Easy Riders, Raging Avengers – A Comic Miniseries Pitch
Below is a pitch for a book I don’t think I could ever get made so I present it here to you for your consideration. Enjoy.
In the 1970s, Stan Lee was amazingly dedicated to breaking into Hollywood and he thought his four colour creations were his ticket to the top of this red carpet heat. He was right.
At a party in the hills, Lee starts talking with Roman Polanki about the characters of Marvel Comics. Polanski is fascinated by the sexual representation he so clearly sees in all of these spandex clad do gooders, Lee is just glad someone is taking him seriously. Francis Ford Coppola sees the opportunity for the highest sense of drama matched with a budget not to be believed and he starts getting the wheels turning in a more serious manner.
For two years, Stan Lee, Roman Polanski, Paul Schrader, Francis Ford Coppola, and Robert Towne share an office space at the Hollywood Hotel. Their bid to take over the silver screen with superheroes begins with its biggest step, they are going to adapt The Avengers into the mightiest movie the world has ever seen.
Coppola wants amazing set pieces, Polanski wants emotional repression and violence, but it is Paul Schrader and Robert Towne who dominate proceedings by grounding these gods. They focus on the lives of the men, and women, and they match them to their surroundings. The film isn’t going to be set in Marvel’s New York, they will put these wonders right in the middle of a real New York. ‘Super heroes but terrible men’ is how Schrader explains it. The script undergoes eleven major revisions before they are ready to cast.
Director: Martin Scorsese
Writer: Robert Towne
Produced by Francis Ford Coppola
Jeff Bridges as Steve Rogers/Captain America
Robert De Niro as Tony Stark/Iron Man
Harvey Keitel as Clint Barton/Hawkeye
Cybil Shepherd as Wanda Maximoff/Scarlet Witch
Peter Fonda as Loki
Hulk – never truly seen, an apparition, we see the aftermath
James Caan as Bruce Banner
Jack Nicholson as Hank Pym/Ant-Man
Susan Sarandon as Janet Van Dynn/The Wasp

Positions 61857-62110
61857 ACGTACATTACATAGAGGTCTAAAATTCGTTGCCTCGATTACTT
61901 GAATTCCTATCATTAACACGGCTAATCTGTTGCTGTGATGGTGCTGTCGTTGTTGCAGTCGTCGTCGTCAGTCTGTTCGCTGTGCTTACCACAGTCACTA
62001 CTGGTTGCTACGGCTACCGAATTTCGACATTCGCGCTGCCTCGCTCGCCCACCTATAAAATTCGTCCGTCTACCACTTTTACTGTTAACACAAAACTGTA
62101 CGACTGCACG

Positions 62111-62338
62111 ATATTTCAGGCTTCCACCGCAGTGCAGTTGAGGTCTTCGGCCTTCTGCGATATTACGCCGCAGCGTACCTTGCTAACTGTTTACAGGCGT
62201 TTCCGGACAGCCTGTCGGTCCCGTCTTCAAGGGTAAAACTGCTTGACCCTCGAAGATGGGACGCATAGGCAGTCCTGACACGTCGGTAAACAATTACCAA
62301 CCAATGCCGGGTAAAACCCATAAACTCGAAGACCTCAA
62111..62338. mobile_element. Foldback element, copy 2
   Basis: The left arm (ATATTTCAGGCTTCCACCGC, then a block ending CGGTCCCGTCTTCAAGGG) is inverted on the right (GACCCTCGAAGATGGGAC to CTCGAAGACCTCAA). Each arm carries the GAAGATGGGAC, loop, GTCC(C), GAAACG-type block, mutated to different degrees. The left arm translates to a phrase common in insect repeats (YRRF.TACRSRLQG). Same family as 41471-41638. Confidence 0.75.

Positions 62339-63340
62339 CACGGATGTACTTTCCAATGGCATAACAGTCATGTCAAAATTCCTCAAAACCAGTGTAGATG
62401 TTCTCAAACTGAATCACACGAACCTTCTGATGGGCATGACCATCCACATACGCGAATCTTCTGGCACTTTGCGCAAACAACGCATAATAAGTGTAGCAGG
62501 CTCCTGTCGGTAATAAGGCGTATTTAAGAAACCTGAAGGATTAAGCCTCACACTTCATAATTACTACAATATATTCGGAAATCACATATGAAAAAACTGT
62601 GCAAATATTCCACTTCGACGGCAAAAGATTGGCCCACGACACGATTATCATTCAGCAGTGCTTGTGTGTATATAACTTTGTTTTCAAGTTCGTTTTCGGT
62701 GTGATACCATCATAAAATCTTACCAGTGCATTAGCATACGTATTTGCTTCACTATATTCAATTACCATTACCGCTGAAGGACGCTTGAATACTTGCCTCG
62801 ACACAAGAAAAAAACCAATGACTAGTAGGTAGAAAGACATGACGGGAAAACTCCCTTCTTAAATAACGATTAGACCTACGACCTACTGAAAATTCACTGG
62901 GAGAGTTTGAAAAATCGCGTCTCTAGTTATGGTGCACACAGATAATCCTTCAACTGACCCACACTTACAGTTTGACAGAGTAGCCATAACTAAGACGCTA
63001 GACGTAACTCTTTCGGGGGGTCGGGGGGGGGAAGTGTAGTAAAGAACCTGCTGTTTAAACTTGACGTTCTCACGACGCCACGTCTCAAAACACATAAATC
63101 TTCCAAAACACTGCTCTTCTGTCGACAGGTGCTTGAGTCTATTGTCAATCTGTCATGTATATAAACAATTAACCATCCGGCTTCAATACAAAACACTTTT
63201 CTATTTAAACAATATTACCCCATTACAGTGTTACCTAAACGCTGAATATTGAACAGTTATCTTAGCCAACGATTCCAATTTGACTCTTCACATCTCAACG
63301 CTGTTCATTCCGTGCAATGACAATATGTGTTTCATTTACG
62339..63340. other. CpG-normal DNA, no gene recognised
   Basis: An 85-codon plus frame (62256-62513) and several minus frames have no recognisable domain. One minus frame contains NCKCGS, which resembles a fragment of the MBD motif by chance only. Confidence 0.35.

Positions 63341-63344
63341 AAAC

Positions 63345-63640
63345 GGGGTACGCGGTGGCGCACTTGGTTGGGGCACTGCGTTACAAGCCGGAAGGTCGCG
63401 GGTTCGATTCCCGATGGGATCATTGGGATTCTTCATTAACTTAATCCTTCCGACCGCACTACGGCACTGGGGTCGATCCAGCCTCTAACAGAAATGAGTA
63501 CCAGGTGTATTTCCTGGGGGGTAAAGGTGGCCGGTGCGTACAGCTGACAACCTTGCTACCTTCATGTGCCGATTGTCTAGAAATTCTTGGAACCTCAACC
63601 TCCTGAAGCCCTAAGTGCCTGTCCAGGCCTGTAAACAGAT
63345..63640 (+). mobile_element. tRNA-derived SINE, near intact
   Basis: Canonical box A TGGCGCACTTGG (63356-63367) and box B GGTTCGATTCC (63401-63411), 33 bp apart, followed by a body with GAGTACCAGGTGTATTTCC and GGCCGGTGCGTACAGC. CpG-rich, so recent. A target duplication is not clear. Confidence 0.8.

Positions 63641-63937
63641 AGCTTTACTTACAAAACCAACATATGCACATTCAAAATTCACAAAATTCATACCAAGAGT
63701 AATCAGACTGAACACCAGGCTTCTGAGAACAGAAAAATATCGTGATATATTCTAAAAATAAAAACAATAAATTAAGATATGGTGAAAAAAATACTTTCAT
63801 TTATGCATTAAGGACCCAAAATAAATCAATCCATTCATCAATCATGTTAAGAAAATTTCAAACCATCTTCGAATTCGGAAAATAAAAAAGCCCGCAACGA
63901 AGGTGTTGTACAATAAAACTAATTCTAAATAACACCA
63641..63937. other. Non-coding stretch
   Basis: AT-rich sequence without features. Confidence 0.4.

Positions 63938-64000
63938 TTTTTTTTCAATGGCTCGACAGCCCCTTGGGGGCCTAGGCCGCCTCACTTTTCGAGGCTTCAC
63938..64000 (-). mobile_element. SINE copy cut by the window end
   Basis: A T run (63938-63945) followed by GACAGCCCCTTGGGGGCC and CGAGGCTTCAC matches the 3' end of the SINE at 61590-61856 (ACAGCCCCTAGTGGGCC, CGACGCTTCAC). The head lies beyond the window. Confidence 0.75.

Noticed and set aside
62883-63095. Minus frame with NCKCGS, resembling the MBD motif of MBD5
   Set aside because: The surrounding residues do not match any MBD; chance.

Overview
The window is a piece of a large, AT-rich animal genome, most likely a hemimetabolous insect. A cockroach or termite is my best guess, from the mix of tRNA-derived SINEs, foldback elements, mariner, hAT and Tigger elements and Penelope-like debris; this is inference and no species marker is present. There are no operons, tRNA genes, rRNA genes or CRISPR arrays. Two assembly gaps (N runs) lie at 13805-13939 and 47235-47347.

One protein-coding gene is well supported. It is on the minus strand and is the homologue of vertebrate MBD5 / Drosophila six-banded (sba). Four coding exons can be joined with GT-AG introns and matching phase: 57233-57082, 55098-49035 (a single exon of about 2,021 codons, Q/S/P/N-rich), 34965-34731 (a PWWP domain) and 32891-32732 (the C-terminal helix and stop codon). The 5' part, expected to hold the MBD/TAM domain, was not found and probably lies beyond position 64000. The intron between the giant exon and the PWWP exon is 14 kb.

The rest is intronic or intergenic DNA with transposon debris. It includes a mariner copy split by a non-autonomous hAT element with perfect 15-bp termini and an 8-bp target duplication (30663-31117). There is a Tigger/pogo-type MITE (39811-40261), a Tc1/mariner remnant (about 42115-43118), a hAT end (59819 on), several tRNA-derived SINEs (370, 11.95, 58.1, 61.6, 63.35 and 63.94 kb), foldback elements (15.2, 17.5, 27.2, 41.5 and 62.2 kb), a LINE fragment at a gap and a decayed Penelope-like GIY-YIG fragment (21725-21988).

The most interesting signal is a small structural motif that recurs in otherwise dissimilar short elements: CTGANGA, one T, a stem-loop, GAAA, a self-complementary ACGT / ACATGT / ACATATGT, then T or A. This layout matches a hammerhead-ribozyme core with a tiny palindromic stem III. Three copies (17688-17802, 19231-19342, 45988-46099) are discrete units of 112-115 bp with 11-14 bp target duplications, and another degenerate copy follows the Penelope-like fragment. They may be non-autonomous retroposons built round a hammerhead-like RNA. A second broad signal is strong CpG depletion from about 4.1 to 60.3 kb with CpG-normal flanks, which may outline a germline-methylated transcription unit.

Robert Duvall as Jarvis
Robert Redford as Matt Murdock
Marlon Brando as Odin
Roman Polanski, Paul Schrader, Stan Lee as the script doctors
The movie is going to focus on Captain America’s sense of loss and displacement which leads to him disconnecting from the world he inherits and becoming the ultimate General, dissociative, brooding, emotional. Tony Stark follows an arc of being the wunderkind to being the drunk who gets a team member killed. He will end the movie in jail. Clint Barton is a street thug brought in for his body bagging ability and this becomes the lynch pin upon which the world will focus on to build their distrust of the self appointed team. Overreactive Hank Pym is planned as a scene stealer, comedic in the way he only speaks from the Id. Bruce Banner is the uncertain scientific genius who feels abandoned by the world. The Hulk is to never actually be seen on screen, merely his destruction and aftermath are presented, or the reactions of those who see him. He is a force of nature, a representation of what can happen when a man goes wrong. Loki is to be the mastermind behind the entire plot of Hulk’s anguish. He’s nasty and sneaky and yet he comes undone when the sexuality of the Scarlet Witch is used against him.
The film, being set in New York, shows the reactions of people towards this new breed of superhero. The minds behind the movie are venting frustration at how they feel they are perceived by so many. The superpowers represent their skills of the new cinema and they are sick of being treated as people breaking the system rather than fixing it and even creating a new and better one.
The action of the movie is the aspect Stan Lee fights against the hardest and then loses the biggest. All the fights are mostly settled with fists, limited powers, and generally feel more grounded and brutal. Citizens pull guns on the heroes, Tony Stark is stripped of his suit but still manages to use a baseball bat to work his way out of a dire predicament in a bloody and drunken fashion, and every action has a consequence.
This five issue comic miniseries will showcase scenes from the film, so as to analyse its makers, but it will mainly focus on the making of the film. From scripting to casting, backstage fights and trailer fornication, The Avengers ends up being the biggest film of all time on and behind the screen. Stan Lee ends up leaving Hollywood, though with his pockets full, a generation of filmmakers and actors are inspired to tackle Marvel properties to analyse their own issues, and one crew death will never be solved.
We can hint at the hook ups on and off camera, the fights mostly behind the camera, and the way these Marvel heroes have so often and perfectly represented the true heart of the real world around them through each era.
If we thought the drama on the pages of Marvel Comics was anything then we haven’t seen a thing until we see the most volatile creative force ever seen in the 20th Century tackle it for four years. Four colour drama mixes with the seedy underbelly of Hollywood to create one of the greatest tales of all time that really should have been.